Unsure of what to do for Halloween with your little ones this year? So many things are different with Covid-19.

Restricted activities: trick-or-treating, parties, multiple masks, large gatherings. Isn’t this basically Halloween as we know it?

A parent can be at their wits end trying to figure out how to keep Halloween traditions alive and protecting their children’s experiences and memories.

If you are anything like me, Halloween is a special, magical time of year. It’s the one day and night we can be anything we want, become someone else and begin to develop our confidence over scary things. Plus, there’s the candy.

LGOST’s pediatric division, Kids’ Perspective Physical Therapy is here to give you some simple tips to easily make your Halloween fun, safe and special! In fact, some of these ideas may be such a hit they will make an annual comeback and can help your children be included and include others in this amazing holiday.

Tips on how to make Halloween 2020 special:

  1. Decorate! Pull out those Halloween skeletons, bats and spiderwebs and set them up. This will create a sense of normalcy and help make the season magical.
  2. Let the kids lead! Have the kids help and let them have some control by deciding where decorations should go (both inside and outside the house). By letting them lead the way, they will develop decision making skills and be excited and not afraid when darkness arrives.
  3. Put up those orange and purple lights, every child loves the glow and this can be enjoyed throughout October and even into November for those nightly walks or just enjoying the outside at sunset.
    *Tip Highlight: for children with sensory processing issues, sensitivity to touch or flashing lights or Autism think about exposing them to Halloween decorations gradually and to their tolerance. During the daytime or with lights on and giving them time to explore without any forcing is important for them to feel in control.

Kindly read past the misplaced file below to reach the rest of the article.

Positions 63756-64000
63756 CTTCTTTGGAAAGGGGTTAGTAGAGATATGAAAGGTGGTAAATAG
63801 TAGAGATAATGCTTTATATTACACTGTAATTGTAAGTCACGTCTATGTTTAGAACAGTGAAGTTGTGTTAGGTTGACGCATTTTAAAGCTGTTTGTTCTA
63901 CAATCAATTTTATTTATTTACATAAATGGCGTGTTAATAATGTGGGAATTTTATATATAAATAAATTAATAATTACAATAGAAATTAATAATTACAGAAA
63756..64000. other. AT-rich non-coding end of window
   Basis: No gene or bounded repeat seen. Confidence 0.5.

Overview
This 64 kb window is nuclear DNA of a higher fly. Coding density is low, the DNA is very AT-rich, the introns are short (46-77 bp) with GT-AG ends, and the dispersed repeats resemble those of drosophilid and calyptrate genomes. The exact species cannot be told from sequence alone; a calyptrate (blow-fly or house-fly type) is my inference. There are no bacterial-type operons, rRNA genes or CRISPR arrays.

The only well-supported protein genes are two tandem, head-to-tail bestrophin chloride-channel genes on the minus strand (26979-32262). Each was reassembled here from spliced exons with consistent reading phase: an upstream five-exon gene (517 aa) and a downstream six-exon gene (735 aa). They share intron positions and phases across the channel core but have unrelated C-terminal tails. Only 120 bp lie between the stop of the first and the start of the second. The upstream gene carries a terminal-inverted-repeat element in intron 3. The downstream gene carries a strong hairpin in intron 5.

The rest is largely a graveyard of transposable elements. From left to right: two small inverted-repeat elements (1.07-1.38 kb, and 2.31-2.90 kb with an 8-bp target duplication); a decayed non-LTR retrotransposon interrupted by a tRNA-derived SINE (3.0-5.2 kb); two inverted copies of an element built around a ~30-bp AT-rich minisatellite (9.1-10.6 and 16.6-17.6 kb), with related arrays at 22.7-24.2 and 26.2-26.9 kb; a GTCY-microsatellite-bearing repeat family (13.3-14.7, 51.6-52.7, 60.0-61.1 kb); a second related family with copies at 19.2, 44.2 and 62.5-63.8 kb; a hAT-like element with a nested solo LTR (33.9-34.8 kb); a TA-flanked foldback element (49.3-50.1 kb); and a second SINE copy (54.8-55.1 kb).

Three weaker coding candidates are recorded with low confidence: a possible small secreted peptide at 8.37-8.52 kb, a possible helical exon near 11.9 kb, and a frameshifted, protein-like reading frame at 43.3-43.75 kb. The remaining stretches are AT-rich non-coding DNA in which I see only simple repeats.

4. Dress Up! Let you children choose and dress up in a costume and consider dressing up yourself. This will make the night very special. Be sure not to double up on your child’s mask…Halloween masks can be difficult to breathe through so adding a cloth mask underneath is not safe. Consider using a cloth mask with 2 or more layers and decorating it for your child’s costume theme instead.
  5. Incorporate everything about your child! If your child has a physical disability and uses a wheelchair, consider a costume that utilizes the wheelchair! I am impressed with Target because they have many costumes available for all children including those with special needs. See this link for some ideas.
    *Tip Highlight: Expose your children to the idea of children with unique challenges and how Halloween is special to everyone by sharing some of the amazing costume pictures that include children using wheelchairs, walkers and other devices. This can increase acceptance and inclusion for children that may have disabilities and are in mainstream classes or in Special Education. Let’s teach children that friendships and respect have no barriers